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I went down a little rabbit hole today and thought I’d share since it’s a good representation of some of the issues we face in the library government information world.
It all started innocently enough with my daily substack missive from Heather Cox Richardson’s “Letters from an American” (May 29, 2023) — if you haven’t subscribed to her essay, you’re missing out. She’s amazing at putting current events into historical context! Go subscribe NOW!)
Beginning in 1943, the War Department published a series of pamphlets for U.S. Army personnel in the European theater of World War II. Titled Army Talks, the series was designed “to help [the personnel] become better-informed men and women and therefore better soldiers.”
On March 24, 1945, the topic for the week was “FASCISM!”
She had me from the first sentence! I thought, this is SO relevant to today’s political situation. So of course I went to her footnotes (she ALWAYS cites what she writes!!) and noticed that for “Army Talk Orientation Fact Sheet #64 – Fascism!” she had linked to the Internet Archive. No harm in that, but I wondered to myself why she hadn’t linked to a .gov repository. Here’s where things went a little sideways.
Here are 2 recent items analyzing Hathitrust and Google books for their efficacy in giving access to Federal government documents. The first is an article by Laura Sare (Texas A&M) and compares Hathitrust with Google Books. The second is a presentation by Brian Vetruba (Washington U in St Louis) at “Leveraging Your Strengths: Regional Government Documents Conference” at the Federal Reserve Bank St. Louis on May 4, 2012.
A Comparison of HathiTrust and Google Books Using Federal Publications. Laura Sare. Practical Academic Librarianship: The International Journal of the SLA Academic Division. 2(1) 2012 p. 1-25. (attached below. Fair use claim)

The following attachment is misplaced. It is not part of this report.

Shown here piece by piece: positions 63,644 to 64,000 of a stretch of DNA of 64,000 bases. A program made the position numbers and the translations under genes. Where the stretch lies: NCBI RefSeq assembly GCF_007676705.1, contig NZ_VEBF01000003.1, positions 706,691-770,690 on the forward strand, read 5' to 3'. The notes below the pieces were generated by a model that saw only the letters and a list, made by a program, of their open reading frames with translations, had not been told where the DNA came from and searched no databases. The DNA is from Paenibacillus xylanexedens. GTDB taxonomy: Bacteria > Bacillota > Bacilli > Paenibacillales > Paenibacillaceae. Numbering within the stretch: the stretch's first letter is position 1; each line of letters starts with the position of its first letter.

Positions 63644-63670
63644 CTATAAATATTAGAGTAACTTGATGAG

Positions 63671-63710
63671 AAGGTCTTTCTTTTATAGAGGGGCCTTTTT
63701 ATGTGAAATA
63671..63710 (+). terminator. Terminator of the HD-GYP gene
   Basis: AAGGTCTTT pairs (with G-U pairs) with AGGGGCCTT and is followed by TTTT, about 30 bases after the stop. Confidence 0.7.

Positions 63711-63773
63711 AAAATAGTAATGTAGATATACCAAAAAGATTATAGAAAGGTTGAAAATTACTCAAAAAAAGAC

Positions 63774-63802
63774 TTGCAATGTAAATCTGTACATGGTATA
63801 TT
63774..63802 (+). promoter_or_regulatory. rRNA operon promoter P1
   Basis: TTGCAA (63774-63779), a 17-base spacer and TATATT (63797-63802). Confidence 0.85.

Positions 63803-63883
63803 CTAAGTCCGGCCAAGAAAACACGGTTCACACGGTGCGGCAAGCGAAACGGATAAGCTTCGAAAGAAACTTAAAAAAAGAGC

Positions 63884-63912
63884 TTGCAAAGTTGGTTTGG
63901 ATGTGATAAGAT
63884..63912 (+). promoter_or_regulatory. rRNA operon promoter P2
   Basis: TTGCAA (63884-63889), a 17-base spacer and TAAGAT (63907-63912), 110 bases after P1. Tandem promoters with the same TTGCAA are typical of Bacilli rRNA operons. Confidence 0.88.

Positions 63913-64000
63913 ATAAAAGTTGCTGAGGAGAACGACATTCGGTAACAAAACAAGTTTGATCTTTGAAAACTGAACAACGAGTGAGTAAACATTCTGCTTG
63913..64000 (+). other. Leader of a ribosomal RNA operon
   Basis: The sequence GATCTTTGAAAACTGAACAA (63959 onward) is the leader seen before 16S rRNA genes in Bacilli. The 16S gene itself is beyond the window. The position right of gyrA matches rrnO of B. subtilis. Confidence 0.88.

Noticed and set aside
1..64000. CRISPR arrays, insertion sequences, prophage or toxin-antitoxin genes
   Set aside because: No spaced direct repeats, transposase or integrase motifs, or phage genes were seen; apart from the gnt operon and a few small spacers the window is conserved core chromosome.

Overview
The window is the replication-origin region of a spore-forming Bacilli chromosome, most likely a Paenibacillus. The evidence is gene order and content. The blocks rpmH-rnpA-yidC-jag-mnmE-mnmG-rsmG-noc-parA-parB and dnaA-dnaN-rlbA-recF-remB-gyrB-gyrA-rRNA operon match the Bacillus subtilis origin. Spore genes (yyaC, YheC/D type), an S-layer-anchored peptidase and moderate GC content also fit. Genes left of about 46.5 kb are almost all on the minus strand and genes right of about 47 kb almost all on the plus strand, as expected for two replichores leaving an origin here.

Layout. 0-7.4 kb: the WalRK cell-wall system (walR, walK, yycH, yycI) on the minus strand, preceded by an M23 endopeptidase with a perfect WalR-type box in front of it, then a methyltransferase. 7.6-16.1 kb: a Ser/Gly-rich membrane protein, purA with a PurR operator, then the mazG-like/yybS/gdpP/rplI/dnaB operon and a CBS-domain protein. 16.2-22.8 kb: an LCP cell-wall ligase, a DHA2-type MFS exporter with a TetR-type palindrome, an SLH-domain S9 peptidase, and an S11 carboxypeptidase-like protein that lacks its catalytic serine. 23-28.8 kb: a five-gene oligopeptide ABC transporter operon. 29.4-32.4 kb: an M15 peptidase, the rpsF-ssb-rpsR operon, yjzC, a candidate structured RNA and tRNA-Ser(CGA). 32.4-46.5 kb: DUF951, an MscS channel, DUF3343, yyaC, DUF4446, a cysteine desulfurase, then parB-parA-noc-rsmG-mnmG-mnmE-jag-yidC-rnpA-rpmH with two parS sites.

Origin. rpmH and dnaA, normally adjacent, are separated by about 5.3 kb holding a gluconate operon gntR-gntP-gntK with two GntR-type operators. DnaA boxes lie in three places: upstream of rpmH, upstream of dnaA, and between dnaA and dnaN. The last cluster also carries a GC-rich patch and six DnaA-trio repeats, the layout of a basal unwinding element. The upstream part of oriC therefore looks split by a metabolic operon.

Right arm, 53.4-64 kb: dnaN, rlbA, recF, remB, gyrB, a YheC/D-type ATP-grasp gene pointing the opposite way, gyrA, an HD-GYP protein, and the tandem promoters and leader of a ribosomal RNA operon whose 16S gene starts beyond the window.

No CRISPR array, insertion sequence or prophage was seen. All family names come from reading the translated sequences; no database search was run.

Many of us in the government documents world woke up to 2012 with the following message posted on the Web site of the [[National_Biological_Information_Infrastructure|National Biological Information Infrastructure]] (NBII) and distributed around to various library listservs:
In the 2012 President’s Budget Request, the National Biological Information Infrastructure (NBII) is terminated. As a result, all resources, databases, tools, and applications within this web site will be removed on January 15, 2012.
NBII has been a critical program since 1994 (See Bill Clinton’s Executive Order 12906 which created the “National Spatial Data Infrastructure” (“NSDI”)). NBII was set up to coordinate a broad array of information at the federal level about biodiversity and ecosystems.
What is particularly sad about NBII shutting down is it’s precisely the thing we need MORE of not less=>trusted data repositories #opendata
Well have no fear, the Library of Congress, Internet Archive and Stanford Libraries have all harvested (separately) the NBII Website — Stanford harvested twice between January 5 and January 13, 2012for its Fugitive US Agencies collection.